The former Army Radio Transmitting Building, at 107-207 Diggers Rest -Coimadai Road at Diggers Rest, is significant for its association with the US presence in Australia in 1942; with Australian Army's international radio communication during and after the Second World War; as an apparently rare surviving example of this type of building; and as the only significant wartime building remaining on the Army's Diggers Rest and Rockbank radio transmitting and receiving stations.
The former Army Radio Transmitting Building at 107-207 Diggers Rest is historically significant at a LOCAL level (AHC A.4, B2, H1). The place is significant for its associations with the American wartime presence in Australia, and in particular, the presence of General Douglas MacArthur, Supreme Commander of Allied forces in the Southwest Pacific during the Second World War, in Melbourne in 1942. The Diggers Rest transmitting and Rockbank receiving radio bases were established for the USA military command in Melbourne during the crisis year of 1942. These radio bases are rare places developed in this very dark period of the nation's history, when Japan had invaded Australia's northern neighbours, and attacked Australia itself. As the war moved northwards after the naval battles of the Coral Sea and Midway and the defeat of Japan's New Guinea campaign, and as US troops began their Pacific island-hopping offensives, communications facilities also moved north, and by early 1943 the Diggers Rest and Rockbank bases had been vacated by the Americans and handed over to the Australian Army.
This building, erected by the Australians in 1944, is the only significant wartime building remaining at either the Diggers Rest or Rockbank stations. Although it takes the form of the common portable prefabricated bow-roofed Nissen and similar styled huts built by British and American forces for wartime service, it is much larger than these standard buildings, and was customised to accommodate radio transmitting equipment (none of which remains). It may be an example of an 'Armco hut' manufactured in Australia during the Second World War. Although other examples may survive elsewhere, at this stage no other examples are known to have been definitely identified in Australia.
The building succeeded a woolshed that in 1942 the American signals unit had converted into a transmission station to link MacArthur with the United States and the Pacific military fields of operation. Built by the Australian Army in 1944, the building was used for communication with London (and possibly Moscow). By the war's end the building was the Australian Army's link with London and other Commonwealth centres in South-East Asia (Delhi, Kandy, Singapore and Welllington), and Rabaul in New Guinea. The building was also the lynch-pin of communication between the British Commonwealth Occupation Forces, handling all UK, NZ and Indian traffic between Melbourne and Japan (Kure).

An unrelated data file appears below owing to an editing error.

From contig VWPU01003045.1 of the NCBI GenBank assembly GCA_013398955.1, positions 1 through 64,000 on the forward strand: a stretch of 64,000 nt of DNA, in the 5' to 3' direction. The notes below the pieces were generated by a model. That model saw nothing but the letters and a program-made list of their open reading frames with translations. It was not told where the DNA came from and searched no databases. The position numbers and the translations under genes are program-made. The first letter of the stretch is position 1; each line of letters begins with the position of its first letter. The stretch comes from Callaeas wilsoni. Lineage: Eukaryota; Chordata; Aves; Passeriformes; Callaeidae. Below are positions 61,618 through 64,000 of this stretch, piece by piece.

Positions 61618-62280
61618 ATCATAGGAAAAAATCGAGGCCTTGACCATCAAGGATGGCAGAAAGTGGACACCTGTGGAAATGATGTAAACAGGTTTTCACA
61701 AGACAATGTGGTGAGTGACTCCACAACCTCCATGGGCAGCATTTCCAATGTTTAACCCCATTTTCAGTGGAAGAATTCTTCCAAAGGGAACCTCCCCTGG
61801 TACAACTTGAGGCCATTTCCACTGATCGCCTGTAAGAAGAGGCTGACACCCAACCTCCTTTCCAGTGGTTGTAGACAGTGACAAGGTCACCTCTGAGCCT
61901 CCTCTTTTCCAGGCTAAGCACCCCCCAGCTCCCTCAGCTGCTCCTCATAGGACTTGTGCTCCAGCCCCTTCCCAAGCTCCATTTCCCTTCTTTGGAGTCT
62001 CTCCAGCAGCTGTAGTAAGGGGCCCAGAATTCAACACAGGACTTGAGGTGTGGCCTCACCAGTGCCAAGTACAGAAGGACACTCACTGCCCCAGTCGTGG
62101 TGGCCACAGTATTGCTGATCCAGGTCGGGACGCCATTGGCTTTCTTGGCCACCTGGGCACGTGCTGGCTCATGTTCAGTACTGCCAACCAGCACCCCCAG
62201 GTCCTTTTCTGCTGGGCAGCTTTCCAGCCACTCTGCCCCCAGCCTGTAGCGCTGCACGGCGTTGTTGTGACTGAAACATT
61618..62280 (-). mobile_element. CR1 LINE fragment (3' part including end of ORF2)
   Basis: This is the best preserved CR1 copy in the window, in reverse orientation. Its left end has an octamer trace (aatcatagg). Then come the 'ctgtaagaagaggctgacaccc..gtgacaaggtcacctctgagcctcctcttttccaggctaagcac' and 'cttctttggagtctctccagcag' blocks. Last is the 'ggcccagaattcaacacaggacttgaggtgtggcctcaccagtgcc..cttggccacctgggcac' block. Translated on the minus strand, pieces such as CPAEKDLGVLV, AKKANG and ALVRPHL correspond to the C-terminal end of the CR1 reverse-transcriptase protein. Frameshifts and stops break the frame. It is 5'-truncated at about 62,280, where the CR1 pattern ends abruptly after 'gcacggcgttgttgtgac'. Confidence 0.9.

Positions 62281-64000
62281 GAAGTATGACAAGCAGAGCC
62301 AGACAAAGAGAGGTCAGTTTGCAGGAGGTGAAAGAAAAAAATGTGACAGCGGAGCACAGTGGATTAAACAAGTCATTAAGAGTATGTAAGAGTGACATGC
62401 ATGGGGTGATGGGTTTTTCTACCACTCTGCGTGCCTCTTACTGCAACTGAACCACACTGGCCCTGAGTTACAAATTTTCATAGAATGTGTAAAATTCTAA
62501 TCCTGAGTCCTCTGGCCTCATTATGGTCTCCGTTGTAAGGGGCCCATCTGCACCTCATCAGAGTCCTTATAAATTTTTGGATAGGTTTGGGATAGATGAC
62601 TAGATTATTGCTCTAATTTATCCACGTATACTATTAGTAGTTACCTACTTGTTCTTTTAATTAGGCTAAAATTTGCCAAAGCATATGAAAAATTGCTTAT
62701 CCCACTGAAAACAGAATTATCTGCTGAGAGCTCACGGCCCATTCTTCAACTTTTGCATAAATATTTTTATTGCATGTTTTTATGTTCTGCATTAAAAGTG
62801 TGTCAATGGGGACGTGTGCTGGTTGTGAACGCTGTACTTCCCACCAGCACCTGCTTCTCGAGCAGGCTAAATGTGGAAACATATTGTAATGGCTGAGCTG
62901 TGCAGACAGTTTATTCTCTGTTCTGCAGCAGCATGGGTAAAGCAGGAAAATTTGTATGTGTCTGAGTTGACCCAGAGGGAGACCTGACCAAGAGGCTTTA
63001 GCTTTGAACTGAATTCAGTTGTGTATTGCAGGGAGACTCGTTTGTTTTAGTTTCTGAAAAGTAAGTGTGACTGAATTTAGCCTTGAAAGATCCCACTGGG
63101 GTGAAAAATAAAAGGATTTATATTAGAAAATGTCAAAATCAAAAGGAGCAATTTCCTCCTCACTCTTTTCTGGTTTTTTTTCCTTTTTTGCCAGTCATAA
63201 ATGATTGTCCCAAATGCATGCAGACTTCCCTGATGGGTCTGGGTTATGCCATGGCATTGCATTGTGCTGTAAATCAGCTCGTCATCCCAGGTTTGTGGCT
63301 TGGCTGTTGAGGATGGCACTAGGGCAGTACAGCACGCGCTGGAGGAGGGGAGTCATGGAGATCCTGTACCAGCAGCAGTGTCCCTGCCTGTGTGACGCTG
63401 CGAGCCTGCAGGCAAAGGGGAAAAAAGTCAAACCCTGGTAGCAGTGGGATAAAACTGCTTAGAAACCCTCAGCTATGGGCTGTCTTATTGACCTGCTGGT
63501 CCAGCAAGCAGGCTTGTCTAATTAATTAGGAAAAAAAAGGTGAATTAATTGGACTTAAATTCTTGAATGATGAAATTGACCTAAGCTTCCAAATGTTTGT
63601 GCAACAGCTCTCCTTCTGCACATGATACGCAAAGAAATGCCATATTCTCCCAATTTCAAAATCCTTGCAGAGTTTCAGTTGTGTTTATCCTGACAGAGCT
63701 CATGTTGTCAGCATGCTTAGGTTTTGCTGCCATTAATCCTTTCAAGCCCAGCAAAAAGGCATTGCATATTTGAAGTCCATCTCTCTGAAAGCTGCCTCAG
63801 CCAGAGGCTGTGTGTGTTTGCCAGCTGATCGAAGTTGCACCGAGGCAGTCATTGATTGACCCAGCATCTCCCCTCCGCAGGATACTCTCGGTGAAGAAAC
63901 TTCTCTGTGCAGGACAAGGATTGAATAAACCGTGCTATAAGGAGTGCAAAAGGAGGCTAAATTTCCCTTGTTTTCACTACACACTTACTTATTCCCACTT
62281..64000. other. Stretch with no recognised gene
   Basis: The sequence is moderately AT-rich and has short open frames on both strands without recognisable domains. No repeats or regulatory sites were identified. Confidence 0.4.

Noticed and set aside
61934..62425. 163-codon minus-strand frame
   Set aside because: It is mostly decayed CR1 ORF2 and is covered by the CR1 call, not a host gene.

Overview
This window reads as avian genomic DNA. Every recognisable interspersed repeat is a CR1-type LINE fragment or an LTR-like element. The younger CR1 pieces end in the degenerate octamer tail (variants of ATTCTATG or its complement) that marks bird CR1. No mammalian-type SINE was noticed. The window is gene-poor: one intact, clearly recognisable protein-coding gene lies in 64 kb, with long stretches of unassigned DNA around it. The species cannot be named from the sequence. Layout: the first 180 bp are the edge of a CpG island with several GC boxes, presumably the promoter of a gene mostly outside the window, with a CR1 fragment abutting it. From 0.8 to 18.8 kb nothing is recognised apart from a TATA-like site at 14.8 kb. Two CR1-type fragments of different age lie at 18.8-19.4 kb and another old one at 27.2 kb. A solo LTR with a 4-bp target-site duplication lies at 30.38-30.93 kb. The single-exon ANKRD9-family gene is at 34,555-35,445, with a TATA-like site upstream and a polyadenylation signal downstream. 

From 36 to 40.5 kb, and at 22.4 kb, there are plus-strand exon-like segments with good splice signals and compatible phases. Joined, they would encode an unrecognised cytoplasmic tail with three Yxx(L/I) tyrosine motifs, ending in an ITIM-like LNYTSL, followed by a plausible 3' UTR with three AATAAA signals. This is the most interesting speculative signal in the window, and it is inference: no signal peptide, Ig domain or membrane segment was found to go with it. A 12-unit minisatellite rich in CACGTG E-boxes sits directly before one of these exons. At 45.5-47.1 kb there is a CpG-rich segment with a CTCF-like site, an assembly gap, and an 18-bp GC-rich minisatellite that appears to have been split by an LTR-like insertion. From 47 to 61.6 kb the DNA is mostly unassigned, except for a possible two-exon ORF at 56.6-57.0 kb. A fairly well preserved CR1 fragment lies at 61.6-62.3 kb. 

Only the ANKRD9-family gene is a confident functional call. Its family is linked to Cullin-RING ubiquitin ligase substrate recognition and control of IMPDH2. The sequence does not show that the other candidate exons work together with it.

In the decades following the war, at least until the construction of a new transmission building in the late 1950s, the building was the Australian radio link with the 'British Commonwealth' (or 'Empire') Army Wireless Chain. This was a strategic radio relay network which linked the British War Office and Defence Ministry with Canada, East and West Africa, Ceylon, Singapore, Middle East, Japan, New Zealand and Australia. The building also played a critical role in international radio coverage of the Melbourne Olympic Games in 1956.
The building is also expressive of the particular suitability, as found in comprehensive early surveys, of the Shire of Melton for international radio transmission and reception purposes. Its huge flat spaces, lack of radio 'noise' and trees, and uninterrupted proximity to Melbourne control centres made Melton prominent in early international 'wireless' ventures.
The former Army Radio Transmitting Building at Diggers Rest is architecturally significant at a LOCAL level (AHC D.2). It demonstrates original design qualities associated with late interwar and postwar semi-cylindrial military huts. These qualities include the semi-cylindrical and bowed roof form that terminates at ground level, lapped galvanised corrugated steel roof and wall construction, regularly arranged flat rectangular skylights, horizontal bank of elevated windows and the timber framed double hung windows (arranged singularly and in pairs). The projecting flat-roofed porch also contributes to the architectural significance of the design.
Overall, the former Army Radio Transmitting Building at 107-207 Diggers Rest is of LOCAL significance.